This all changed in 1969 when FDA scientist, Dr. Jacqueline Verrett, went on the NBC Nightly News to tell the world that baby chick embryos injected with cyclamates suffered from severe birth defects. And she had pictures of the deformed birds to back her claim up! When it comes to putting an entire nation off of non-caloric sweets, few things are as effective a picture of a grotesquely malformed bird. Here's one we made ...
... maybe that's a bad example, because that was kind of awesome. But you get the idea.
At any rate, there's a reason the FDA likes its scientists to run the results of their wacky lab experiments past their peers before they take to national television to share them with the world. In this case, Dr. Verrett's peers were quick to point out that, while the results of her experiment were troubling, most humans didn't get their artificial sweeteners by way of in-the-womb injections and therefore may not be affected in the same way.
But when tests performed a few days later showed that cyclamates caused bladder cancer in 8 out of 240 rats when consumed in an also-real-world-applicable dosage equaling 350 cans of diet soda per day, the deal was sealed. Cyclamates were banned in America.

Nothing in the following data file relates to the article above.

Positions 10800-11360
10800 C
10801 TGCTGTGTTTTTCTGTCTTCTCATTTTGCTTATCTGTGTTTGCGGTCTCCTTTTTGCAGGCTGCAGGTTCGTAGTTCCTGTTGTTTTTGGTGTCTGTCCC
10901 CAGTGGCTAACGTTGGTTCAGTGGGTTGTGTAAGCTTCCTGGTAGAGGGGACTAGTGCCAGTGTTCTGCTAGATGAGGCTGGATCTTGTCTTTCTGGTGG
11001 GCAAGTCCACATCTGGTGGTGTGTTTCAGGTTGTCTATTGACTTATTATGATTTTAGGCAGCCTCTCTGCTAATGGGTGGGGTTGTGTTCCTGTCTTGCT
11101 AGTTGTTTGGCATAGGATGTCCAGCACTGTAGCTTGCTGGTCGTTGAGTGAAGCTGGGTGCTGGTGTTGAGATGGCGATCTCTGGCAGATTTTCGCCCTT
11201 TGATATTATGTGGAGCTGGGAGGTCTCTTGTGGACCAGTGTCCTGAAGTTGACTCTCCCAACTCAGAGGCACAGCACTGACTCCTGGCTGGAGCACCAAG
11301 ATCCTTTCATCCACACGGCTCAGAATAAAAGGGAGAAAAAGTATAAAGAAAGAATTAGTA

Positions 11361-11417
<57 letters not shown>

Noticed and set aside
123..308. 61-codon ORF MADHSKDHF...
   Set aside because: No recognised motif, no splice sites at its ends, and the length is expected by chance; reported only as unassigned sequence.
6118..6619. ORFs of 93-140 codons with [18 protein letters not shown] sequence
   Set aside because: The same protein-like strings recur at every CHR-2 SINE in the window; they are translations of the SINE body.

In the years since the ban, tests on cyclamates have continued but none of them have been able to duplicate the results of the 1969 tests. The World Health Organization along with several other research groups has gone so far as to publicly declare that the evidence shows no link between cyclamates and cancer. Nevertheless, subsequent appeals of the initial cyclamate ban have all been rejected and cyclamates are still unavailable in the United States.
But don't lose too much sleep over it, our team of scientists have conducted some studies of their own and 4 out of 5 of them agree, even if cyclamates were available, most of us would still be lard asses anyway.
In 1969, Cyclamates killed fewer people than ...
... were killed by Moose attacks.